By Mathieu Félix Larouche in collaboration with Marc Andre Hart.
With a young population (ages 15 to 24) of over 200 million people and a new movement meant to bring peace and prosperity to the continent well underway, everything is in place to position Africa to become the epicenter of the 21st century economy. A 2013 report published by the World Bank noted that the continent is on track for great changes. Some highlights from the report include the following:
•The growth rate in the region reached 5.6 % in 2013, compared to an average of 5% before the 2008 economic crisis.
•The level of poverty in Africa has been declining steadily over the years. The number of people living on incomes of less than $1.25 per day, which represented 58.1 % of the population in 1999, was at 47.5 % in 2008. That’s a decrease of 10.6 percentage points in nine years.
•Strong and sustainable economic growth in the region has also spurred urbanization. In 1980, only 28% of Africans lived in cities, while today the urban population reaches 40%, or nearly 400 million people.
Although the struggle for a peaceful and prosperous Africa is far from being won, this data shows that the economic and social climate is changing. And this can only be good news for the return of professional and skilled work to the continent.
African Opportunities for Professionals Returning Home
The combination of a booming African economy and the difficulty people are having with finding jobs in the West has led to a massive wave of professionals returning to the continent. This desire to return home is based on both a sense of cultural identity and individual interests, such as the goal of working in a specific field of expertise or pursuing new business opportunities. Post-industrial countries (e.g., Europe, Canada, and the US) may provide less opportunity for young entrepreneurs than emerging markets in Africa, which remain accessible to new players. A 2012 study published by the investment group Jacana showed that 70% of African students completing MBAs abroad planned on returning to their countries of origin, with 35% of them intending to go into business.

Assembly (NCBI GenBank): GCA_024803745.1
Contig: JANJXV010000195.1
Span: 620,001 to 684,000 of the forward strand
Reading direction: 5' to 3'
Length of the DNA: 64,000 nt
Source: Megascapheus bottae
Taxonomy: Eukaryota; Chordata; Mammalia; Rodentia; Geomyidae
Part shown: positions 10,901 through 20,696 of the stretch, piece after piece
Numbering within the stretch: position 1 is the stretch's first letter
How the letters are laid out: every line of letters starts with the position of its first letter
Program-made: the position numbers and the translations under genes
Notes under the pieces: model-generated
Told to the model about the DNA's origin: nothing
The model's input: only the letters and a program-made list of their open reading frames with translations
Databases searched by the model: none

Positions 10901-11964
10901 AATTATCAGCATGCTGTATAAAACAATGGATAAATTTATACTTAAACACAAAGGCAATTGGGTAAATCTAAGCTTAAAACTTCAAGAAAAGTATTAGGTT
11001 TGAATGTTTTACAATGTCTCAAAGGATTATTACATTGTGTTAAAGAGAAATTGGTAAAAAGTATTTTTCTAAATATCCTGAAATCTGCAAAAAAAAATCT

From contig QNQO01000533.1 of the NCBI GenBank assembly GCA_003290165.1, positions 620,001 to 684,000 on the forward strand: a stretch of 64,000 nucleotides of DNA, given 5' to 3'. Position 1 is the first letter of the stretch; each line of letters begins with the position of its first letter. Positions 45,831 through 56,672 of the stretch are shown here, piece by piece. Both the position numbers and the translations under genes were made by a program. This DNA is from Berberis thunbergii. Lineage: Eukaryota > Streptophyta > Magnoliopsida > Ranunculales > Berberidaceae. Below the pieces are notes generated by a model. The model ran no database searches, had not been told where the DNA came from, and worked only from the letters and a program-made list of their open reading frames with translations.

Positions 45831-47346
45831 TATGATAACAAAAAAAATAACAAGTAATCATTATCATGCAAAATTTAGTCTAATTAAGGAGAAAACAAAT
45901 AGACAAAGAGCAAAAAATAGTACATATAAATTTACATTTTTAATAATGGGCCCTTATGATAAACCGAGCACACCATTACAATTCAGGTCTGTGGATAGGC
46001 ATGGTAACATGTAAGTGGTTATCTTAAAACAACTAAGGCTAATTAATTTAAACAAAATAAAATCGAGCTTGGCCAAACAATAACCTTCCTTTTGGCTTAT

The Disappointing Experience of Many Africans Abroad
While abroad, many African immigrants work as cleaners, security officers, or tradesmen, which could be considered jobs for the “lower class.” However, upon their return to Africa, these people integrate into higher social classes, which gives them access to some form of prosperity, allows them to influence their environment, and increases their political aspirations. All of this is born from the experience of spending time abroad.
Upon their return to Sub-Saharan Africa, many immigrants bring capital raised abroad, as well as vocational training obtained in the West. Plus, many learn new languages and have a chance to experience a more liberal civic life. The result: Africans often return to their homeland with a renewed respect for private property, individual liberty, and the transparency of public institutions.
These advantages give many young Africans the opportunity to become leaders in their communities, where they can gain recognition that would be difficult to achieve in the West. The West provides opportunities but also many challenges. Returning home allows Africans to reconnect with their origins and work towards building the next big thing.
In many ways, Africa is a young continent where so much remains to be done. The economy is ripe with opportunity for Africans returning home as well as for entrepreneurs and investors looking to contribute to its development.
Are you an African living abroad? Would you consider returning to Africa to take advantage of business opportunities on the continent? Why or why not?
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